End of support

End of support refers to the date when Microsoft no longer provides automatic fixes, updates, or online technical assistance. This is the time to make sure you have the latest available update or service pack installed. Without Microsoft support, you will no longer receive security updates that can help protect your PC from harmful viruses, spyware, and other malicious software that can steal your personal information. For more information go to Microsoft Support Lifecycle.


 Client operating systems  Latest update or service pack  End of mainstream support  End of extended support
  Windows XP  Service Pack 3  April 14, 2009  April 8, 2014
  Windows Vista  Service Pack 2  April 10, 2012  April 11, 2017
  Windows 7*  Service Pack 1  January 13, 2015  January 14, 2020
  Windows 8  Windows 8.1  January 9, 2018  January 10, 2023
Windows 10, released in July 2015**  N/A  October 13, 2020  October 14, 2025

Prior versions of Windows, including Windows 7 and Windows 8.1, have limited support when running on new processors and chipsets from manufacturers like Intel, AMD, NVidia, and Qualcomm. For more information, please see the Support Lifecycle FAQ.

* Support for Windows 7 RTM without service packs ended on April 9, 2013. Be sure to install Windows 7 Service Pack 1 today to continue to receive support and updates.
** Updates are cumulative, with each update built upon all of the updates that preceded it. A device needs to install the latest update to remain supported. Updates may include new features, fixes (security and/or non-security), or a combination of both. Not all features in an update will work on all devices. A device may not be able to receive updates if the device hardware is incompatible, lacking current drivers, or otherwise outside of the Original Equipment Manufacturer’s (“OEM”) support period. Update availability may vary, for example by country, region, network connectivity, mobile operator (e.g., for cellular-capable devices), or hardware capabilities (including, e.g., free disk space).

End of support: questions and answers

End of sales

End of sales refers to the date when a particular version of Windows is no longer shipped to retailers or Original Equipment Manufacturers (OEMs). Examples of OEMS are Dell and Toshiba—PC manufacturers who often preinstall Windows software.

This table gives end of sales dates for specific Windows operating systems.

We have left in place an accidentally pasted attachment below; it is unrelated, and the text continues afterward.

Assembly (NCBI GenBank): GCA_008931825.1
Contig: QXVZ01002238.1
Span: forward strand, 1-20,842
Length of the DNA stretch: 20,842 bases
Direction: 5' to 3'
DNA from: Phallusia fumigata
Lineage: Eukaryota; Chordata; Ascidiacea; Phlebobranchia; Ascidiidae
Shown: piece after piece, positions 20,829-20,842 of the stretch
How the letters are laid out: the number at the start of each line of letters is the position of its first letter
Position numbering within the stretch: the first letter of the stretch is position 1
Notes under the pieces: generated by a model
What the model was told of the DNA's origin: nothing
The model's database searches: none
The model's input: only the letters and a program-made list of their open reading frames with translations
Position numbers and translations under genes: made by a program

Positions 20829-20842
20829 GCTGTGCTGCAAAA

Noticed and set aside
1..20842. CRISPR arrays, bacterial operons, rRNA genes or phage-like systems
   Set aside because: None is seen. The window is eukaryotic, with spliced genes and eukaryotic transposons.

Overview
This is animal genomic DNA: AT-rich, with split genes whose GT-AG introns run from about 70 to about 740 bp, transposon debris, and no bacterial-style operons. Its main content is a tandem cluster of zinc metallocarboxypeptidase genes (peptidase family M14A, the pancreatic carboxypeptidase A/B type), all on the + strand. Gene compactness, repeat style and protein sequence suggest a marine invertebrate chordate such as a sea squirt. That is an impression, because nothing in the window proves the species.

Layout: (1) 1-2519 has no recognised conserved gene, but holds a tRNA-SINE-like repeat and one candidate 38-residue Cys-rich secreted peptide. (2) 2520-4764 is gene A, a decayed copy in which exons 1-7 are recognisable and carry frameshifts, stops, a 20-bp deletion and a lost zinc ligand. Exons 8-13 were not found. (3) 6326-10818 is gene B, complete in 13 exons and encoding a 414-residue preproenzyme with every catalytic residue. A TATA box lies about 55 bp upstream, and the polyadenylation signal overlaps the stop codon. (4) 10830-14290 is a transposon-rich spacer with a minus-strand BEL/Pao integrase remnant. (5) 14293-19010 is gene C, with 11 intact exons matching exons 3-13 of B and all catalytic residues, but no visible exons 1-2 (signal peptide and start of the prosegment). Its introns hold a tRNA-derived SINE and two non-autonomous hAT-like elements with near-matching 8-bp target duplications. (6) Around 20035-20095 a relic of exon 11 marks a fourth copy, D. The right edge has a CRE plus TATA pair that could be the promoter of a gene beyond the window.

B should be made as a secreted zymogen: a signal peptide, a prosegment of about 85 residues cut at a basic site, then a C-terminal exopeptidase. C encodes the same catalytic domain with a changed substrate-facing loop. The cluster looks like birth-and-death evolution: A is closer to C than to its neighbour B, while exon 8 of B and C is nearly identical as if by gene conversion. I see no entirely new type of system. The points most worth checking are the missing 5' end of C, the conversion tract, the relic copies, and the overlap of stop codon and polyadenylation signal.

Client operating systems and updates Date of general availability Retail software end of sales* End of sales for PCs with Windows preinstalled
Windows XP December 31, 2001 June 30, 2008 October 22, 2010
Windows Vista January 30, 2007 October 22, 2010 October 22, 2011
Windows 7 Home Basic, Home Premium, Ultimate October 22, 2009 October 31, 2013 October 31, 2014
Windows 7 Professional October 22, 2009 October 31, 2013 October 31, 2016
Windows 8 October 26, 2012 October 31, 2014 June 30, 2016
Windows 8.1 October 18, 2013 September 1, 2015 October 31, 2016
Windows 10 July 29, 2015 N/A N/A

* Note that when the retail software product reaches its end of sales date, it can still be purchased through OEMs (the company that made your PC) until it reaches the end of sales date for PCs with Windows preinstalled.

End of sales: questions and answers

Service packs and updates

Service packs and updates are part of the process of keeping Windows Vista, Windows 7, and Windows 8 up to date. Service packs combine the latest updates and fixes into one package or download. A service pack can include security and performance improvements as well as support for new types of hardware. To install the latest service pack for Windows Vista, or Windows 7, or to install the latest update for Windows 8, visit the Service Pack Center.

Desktop operating systems Date of availability Support retired
Windows XP SP1 August 30, 2002 October 10, 2006
Windows XP SP2 September 17, 2004 July 13, 2010
Windows XP SP3 April 21, 2008 April 8, 2014
Windows Vista SP1 February 4, 2008 July 12, 2011
Windows Vista SP2 May 26, 2009 Available now
Windows 7 SP1 February 22, 2011 Available now
Windows 8.1 October 18, 2013 Available now
Windows 10, released in July 2015 N/A N/A

Service packs and updates: questions and answers

Windows downgrade rights

To use prior versions of Windows software on PCs installed with newer versions, it is possible for consumers to obtain a license for downgrade rights. These downgrade rights will vary depending on if the software was acquired via Volume Licensing, OEM, or FPP. To learn more about these rights, review the downgrade rights licensing brief.

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Article ID: 13853 – Last Review: Aug 31, 2016 – Revision: 35